Godden says the study was part of the MOU for a New Arena, approved by the Council, in which it agreed to finance a portion of a new NBA/NHL arena built by Chris Hansen. Godden says the city spent $150,000 on the study, which would be repaid by Hansen, but only if he gets his new building.
Hansen's project has survived legal challenges, a two-year-long environmental review, and the approvals of two different design review boards earlier this month. He and his backers are now seeking a final council vote on a street vacation before the Department of Planning and Development can issue a Master Use Permit. That vote could happen by the end of the year.
Meantime, Hansen has been unsuccessful in attempting to acquire an NBA franchise to fill a new building, and his MOU with the city expires in 2017.
The lengthy Key Arena study also seems to cast doubt on NBA prospects for Seattle in the future, saying expansion is not likely because "product dilution is also a concern," and "there currently is no team that is actively and publicly planning to move." Instead, it devotes multiple pages to a Key renovation for the NHL, citing data showing Seattle atop the charts, when compared to current NHL markets, in population, population growth, median household income, and corporate support.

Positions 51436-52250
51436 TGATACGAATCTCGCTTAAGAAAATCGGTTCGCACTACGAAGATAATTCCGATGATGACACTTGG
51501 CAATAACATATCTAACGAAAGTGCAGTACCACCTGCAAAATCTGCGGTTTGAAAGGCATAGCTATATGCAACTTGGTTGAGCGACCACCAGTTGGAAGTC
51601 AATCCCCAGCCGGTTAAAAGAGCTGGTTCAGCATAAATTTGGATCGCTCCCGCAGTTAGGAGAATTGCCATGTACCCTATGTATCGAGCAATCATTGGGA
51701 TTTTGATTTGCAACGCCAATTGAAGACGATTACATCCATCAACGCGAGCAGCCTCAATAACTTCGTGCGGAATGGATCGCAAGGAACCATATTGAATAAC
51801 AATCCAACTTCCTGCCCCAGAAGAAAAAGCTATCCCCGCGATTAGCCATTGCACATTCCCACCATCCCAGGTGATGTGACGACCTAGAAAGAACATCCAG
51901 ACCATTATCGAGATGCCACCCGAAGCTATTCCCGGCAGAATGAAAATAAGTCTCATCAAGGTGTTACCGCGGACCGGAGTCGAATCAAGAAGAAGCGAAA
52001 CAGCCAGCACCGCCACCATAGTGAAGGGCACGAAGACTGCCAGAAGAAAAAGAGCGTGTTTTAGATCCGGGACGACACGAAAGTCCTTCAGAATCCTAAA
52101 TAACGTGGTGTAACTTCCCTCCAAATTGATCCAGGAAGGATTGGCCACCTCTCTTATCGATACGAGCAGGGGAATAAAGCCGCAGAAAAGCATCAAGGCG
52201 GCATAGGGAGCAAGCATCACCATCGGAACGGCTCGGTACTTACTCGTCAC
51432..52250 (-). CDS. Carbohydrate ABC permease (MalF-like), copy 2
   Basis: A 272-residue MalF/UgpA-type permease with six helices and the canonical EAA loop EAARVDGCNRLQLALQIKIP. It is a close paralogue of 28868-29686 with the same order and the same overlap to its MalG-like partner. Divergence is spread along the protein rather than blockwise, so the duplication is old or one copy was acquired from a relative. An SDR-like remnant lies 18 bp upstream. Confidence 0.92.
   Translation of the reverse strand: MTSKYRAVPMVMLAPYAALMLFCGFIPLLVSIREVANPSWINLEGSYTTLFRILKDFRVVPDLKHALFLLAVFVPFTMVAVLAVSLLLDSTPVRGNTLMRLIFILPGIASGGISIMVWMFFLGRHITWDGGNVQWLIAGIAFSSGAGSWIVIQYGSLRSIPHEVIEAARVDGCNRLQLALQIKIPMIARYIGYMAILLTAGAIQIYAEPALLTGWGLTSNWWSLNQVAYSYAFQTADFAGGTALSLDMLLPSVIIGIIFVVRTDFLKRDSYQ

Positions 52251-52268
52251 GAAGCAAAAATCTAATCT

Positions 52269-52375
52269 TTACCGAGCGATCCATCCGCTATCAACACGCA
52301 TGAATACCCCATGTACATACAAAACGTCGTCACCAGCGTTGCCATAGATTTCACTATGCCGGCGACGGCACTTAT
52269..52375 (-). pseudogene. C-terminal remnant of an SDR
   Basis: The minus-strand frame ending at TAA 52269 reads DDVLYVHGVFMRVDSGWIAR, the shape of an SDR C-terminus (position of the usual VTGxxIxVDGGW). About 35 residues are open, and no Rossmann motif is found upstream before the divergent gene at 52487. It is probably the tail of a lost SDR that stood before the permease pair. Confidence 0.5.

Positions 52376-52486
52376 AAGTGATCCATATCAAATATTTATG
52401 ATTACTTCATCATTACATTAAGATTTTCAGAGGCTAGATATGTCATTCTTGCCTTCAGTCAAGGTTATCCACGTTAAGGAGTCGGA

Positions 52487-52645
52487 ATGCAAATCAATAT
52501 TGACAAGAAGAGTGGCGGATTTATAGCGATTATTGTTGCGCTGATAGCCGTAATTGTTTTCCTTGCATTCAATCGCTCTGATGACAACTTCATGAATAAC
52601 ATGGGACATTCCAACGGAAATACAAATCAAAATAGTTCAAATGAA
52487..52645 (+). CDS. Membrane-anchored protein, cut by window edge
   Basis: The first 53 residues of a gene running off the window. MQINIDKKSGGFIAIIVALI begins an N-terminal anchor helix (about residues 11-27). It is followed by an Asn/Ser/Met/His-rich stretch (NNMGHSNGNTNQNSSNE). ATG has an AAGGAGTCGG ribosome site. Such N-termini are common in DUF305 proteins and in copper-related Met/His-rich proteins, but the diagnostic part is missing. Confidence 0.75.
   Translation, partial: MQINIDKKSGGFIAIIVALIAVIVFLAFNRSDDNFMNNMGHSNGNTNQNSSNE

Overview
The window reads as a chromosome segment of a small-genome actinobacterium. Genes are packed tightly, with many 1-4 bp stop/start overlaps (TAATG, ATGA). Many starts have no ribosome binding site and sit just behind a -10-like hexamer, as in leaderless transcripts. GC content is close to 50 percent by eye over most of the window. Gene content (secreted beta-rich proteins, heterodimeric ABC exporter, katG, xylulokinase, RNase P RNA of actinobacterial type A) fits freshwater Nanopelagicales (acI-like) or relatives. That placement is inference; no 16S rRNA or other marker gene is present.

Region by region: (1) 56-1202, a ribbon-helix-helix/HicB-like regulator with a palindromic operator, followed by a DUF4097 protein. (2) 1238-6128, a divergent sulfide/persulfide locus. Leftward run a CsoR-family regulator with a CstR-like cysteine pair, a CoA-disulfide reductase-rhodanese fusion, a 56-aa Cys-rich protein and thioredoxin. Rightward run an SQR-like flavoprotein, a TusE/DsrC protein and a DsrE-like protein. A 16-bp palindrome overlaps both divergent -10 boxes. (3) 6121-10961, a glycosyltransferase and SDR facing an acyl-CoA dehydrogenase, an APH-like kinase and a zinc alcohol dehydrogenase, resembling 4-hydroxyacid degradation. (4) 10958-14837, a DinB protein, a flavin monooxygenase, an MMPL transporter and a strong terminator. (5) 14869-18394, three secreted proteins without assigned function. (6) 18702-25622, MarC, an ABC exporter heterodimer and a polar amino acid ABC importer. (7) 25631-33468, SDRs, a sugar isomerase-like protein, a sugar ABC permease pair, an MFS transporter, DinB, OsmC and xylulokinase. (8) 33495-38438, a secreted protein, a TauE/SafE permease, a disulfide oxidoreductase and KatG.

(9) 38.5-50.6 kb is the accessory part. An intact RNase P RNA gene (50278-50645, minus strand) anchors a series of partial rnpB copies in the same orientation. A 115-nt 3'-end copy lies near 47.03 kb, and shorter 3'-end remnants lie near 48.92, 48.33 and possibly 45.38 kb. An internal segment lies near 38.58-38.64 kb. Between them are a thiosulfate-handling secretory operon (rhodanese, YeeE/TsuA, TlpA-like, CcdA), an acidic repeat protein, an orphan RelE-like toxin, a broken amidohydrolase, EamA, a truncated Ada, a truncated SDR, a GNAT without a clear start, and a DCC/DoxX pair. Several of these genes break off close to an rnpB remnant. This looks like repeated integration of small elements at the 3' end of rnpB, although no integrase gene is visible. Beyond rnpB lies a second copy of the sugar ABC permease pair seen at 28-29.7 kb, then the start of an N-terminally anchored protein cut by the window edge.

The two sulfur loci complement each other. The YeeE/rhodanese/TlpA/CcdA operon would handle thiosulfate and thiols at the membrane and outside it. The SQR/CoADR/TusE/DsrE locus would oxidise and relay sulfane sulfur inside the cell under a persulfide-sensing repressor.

The report reads: "Based on the assumption that an NHL franchise is more likely to be relocated or acquired to play in Seattle in the next decade than an NBA team, we outline the parameters for the facility redesign based upon an acceptable NHL configuration, which could be modified into an NBA arena fairly easily. The diagrams..outline two new possible seating bowl re configurations that occur within the existing footprint and roof structure of KeyArena."
"The report ought to be made public," said Councilmember Sally Bagshaw, "The public should be talking about it."
However, Bagshaw said a Key Arena renovation should only be considered if Sound Transit 3 is approved by voters next year, which could provide light rail, years down the road, to the Seattle Center area.